The Truth About Weight-Loss Pills
Magic Pill? Fat Chance
Fat burners are generally some combination of herb-derived
stimulants, essential fatty acids, chromium picolinate, pyruvate, and/or
Herb-derived stimulants include caffeine and ephedrine as well
as the herbs guarana and ma huang. Two or three of these stimulants are usually
'stacked' together in one weight loss product, often along with aspirin or
willow bark. They are supposed to increase energy while stimulating fat
burning. Most experts agree they do work when combined with exercise. Their
safety, however, is another matter.
"Ephedra [which comes from ma huang] is effective ...
particularly when combined with aspirin and other ingredients," says
Heymsfield. "But it raises blood pressure and can cause fatal heart
attacks, [heart] arrhythmias, and strokes. ... The ads are very deceptive for
ma huang regarding safety."
Klauer and colleagues studied the weight loss potential of
ephedra last year. "People did lose more weight with it," she says,
"but their elevations in blood pressure remained high even after they
stopped the drug. ... So, I really don't recommend ephedra."
According to Klauer, both ephedra and caffeine work by
increasing your resting metabolic rate, which can be done more safely and
cheaply simply by exercising more and eating less.
Despite a family history of heart disease, would-be triathlete
Matthew Martin chose a combination of caffeine and ephedrine as his fat-burning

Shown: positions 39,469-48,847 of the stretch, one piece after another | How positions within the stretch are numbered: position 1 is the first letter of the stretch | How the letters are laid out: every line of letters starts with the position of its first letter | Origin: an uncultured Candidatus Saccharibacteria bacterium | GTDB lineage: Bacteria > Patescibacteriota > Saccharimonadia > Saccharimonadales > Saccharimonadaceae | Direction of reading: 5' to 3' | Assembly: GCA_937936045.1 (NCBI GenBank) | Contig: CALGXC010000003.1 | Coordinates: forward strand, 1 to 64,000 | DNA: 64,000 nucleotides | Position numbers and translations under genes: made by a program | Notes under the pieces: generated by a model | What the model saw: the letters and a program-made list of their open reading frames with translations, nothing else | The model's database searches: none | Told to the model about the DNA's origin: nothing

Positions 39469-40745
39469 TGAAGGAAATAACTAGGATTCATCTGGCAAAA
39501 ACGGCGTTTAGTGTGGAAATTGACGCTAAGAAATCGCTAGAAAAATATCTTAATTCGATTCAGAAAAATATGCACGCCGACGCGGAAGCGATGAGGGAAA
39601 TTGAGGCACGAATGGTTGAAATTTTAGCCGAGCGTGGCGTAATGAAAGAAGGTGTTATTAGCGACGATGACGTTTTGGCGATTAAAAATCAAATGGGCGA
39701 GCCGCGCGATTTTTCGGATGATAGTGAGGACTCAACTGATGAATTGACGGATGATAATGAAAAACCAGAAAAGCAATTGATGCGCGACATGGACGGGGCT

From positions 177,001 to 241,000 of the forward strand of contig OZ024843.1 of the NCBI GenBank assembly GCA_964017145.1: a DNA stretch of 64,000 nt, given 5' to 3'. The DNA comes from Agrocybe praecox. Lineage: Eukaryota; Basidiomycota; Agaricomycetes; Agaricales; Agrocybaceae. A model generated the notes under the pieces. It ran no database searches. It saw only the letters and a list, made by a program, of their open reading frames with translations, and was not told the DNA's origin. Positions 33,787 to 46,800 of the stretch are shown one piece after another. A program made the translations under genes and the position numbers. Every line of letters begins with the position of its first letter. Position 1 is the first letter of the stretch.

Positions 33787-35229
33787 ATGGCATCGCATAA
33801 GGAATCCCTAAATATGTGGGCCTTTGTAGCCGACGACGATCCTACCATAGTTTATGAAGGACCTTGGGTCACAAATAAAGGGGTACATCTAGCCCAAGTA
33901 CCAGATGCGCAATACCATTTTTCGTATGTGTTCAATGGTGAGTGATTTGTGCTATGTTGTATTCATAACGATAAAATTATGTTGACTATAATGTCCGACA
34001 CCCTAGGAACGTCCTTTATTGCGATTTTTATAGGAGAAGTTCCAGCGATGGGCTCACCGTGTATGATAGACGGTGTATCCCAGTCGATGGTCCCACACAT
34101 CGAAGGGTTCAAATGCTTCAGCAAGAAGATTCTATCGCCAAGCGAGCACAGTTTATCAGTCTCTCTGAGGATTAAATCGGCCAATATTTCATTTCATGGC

program. He did notice his heart rate speed up after he popped a pill, but it
didn't bother him. He found that taking the pills boosted his energy enough to
make him want to work out more and reach his fitness goals sooner. One month
after stopping the program, he remains in good shape, but he's also still in
full-blown triathlon training.
Essential fatty acids include conjugated linoleic acid (CLA)
and flax seed oil. They are sometimes used in combination with garlic to
increase muscle mass and burn fat. They seem to be helpful in animals, and some
new research is showing promise in humans.
Michael W. Pariza, PhD, director of the Food Research Institute
at the University of Wisconsin in Madison, has studied CLA. "The clinical
evidence is certainly emerging that it can be helpful, particularly in
controlling fat and weight gain," he tells WebMD. "We also have pretty
good evidence that it relieves a lot of the adverse effects [such as dizziness
and stomach problems] that people have when they are dieting."